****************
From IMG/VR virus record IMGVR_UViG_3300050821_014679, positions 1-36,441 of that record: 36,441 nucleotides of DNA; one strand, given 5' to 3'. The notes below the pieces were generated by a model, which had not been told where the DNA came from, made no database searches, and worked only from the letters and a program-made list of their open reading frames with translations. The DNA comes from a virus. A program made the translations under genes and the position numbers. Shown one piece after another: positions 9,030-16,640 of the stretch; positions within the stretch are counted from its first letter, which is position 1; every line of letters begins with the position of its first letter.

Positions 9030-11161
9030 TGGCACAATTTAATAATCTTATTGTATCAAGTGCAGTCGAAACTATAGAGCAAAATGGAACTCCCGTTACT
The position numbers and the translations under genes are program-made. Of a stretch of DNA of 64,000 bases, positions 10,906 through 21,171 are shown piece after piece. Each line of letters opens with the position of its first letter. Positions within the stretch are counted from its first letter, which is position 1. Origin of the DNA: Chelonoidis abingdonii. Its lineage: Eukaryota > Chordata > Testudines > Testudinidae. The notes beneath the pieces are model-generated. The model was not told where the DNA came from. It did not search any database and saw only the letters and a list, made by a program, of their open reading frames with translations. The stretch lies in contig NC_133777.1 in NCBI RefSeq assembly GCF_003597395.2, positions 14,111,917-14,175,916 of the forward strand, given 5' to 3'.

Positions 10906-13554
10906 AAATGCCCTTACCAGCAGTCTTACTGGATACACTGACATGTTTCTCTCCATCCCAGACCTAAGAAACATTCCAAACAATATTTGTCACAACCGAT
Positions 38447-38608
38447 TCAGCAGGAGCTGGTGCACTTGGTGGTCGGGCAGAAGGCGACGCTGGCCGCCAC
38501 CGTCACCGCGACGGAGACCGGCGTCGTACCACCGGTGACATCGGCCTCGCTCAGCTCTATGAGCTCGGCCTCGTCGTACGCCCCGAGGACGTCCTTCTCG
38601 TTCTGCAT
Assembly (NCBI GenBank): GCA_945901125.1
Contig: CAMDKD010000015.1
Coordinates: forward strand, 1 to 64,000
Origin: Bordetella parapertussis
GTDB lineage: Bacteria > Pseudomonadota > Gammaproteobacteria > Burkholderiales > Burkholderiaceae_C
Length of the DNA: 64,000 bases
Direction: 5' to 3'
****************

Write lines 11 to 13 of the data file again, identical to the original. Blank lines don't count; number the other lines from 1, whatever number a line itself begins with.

Assembly (NCBI GenBank): GCA_945901125.1
Contig: CAMDKD010000015.1
Coordinates: forward strand, 1 to 64,000